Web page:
Workaholics who skip vacation are forfeiting $52.4 billion annually

October 21, 2014, 10:08 PM UTC
A man looks at an electronic board at the Shanghai Stock Exchange in Lujiazui Financial Area in Shanghai
A man looks at an electronic board at the Shanghai Stock Exchange in Lujiazui Financial Area in Shanghai July 29, 2009. Local-currency A shares in China State Construction Engineering Corp, China's biggest homebuilder, kicked off trading on the Shanghai Stock Exchange on Wednesday at 6.70 yuan (US $1), up from their IPO price of 4.18 yuan (US $0.60), also supported by the company's leading position in the domestic home construction market and robust overseas business. REUTERS/Aly Song (CHINA BUSINESS CONSTRUCTION) - RTR2660O
Photograph by Aly Song — Reuters

Employees who fail to use up all their vacation days forfeit $52.4 billion annually in pay and benefits, according to a new study.

The findings paint a picture of workers who routinely forgo vast amounts of paid-time off in hopes of advancing their careers. But in reality, the sacrifice generally doesn’t pay off, the study found.

The report, by the global advisory firm Oxford Economics for the U.S. Travel Association, said that employees fail to take 169 million days of paid time off annually. As a reward, they end up heavily stressed and tired.

“Americans are taking the value of their time for granted,” Adam Sacks, founder and president of Oxford Economics’ Tourism Economics division, said in a statement. “By passing on vacation days and working instead, U.S. employees are serving as volunteers for their companies.”

And apparently U.S. workers are taking less time off in recent years. In 2000, workers took off an average of 20 days compared with just 16 last year.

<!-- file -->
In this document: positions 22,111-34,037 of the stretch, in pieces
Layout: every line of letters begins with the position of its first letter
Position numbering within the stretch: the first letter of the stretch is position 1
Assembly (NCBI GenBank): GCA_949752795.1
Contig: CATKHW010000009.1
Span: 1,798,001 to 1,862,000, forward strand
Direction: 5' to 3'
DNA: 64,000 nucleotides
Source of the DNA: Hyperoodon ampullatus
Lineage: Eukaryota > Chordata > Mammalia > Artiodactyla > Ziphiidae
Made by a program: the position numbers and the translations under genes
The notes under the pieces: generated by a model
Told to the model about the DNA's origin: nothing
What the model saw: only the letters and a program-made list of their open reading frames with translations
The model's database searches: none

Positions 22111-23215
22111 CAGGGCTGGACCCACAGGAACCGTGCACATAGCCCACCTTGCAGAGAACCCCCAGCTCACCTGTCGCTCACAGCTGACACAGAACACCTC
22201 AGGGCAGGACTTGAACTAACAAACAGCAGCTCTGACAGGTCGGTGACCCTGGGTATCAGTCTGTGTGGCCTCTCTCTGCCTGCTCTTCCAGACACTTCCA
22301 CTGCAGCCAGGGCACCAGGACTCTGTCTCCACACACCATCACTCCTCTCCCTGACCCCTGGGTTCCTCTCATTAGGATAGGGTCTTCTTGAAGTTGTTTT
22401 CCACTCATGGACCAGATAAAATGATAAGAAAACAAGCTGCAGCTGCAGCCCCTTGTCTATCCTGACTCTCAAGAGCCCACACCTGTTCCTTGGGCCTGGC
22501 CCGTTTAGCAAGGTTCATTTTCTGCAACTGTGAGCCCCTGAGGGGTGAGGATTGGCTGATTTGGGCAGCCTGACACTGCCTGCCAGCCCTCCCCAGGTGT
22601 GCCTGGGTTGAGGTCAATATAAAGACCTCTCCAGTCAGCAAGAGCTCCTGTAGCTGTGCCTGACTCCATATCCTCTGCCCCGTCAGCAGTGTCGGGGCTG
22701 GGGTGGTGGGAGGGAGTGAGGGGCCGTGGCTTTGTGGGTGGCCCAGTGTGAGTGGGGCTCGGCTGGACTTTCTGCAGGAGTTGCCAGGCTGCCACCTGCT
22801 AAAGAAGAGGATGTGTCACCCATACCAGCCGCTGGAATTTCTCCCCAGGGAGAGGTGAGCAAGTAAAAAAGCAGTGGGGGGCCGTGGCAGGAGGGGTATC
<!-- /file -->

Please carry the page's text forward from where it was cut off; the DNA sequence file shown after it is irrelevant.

The study, which is based on a poll of 1,300 workers, also said that, contrary to what many people believe, leaving vacation days on the table doesn’t translate into a raise or bonus. In many cases, their performance suffers.

“In fact, employees who left 11-15 days unused are less likely (by 6.5%) to receive a raise or bonus than those who used all of their vacation days,” according to the study. There’s also increased stress and lower work performance as a result.

“If this trend continues, the vacations of our childhoods could be a thing of the past—completely unknown by the next generation,” Roger Dow, president and CEO of the U.S. Travel Association, in a statement. “That would be a true loss for our families and our country.”

Of course, Dow’s association isn’t exactly a disinterested party. The more vacation people take, the happier its travel industry members are.

The news comes on the heels of a study on small business owners from August conducted by OnDeck that found 61% of workers take just five days off per year.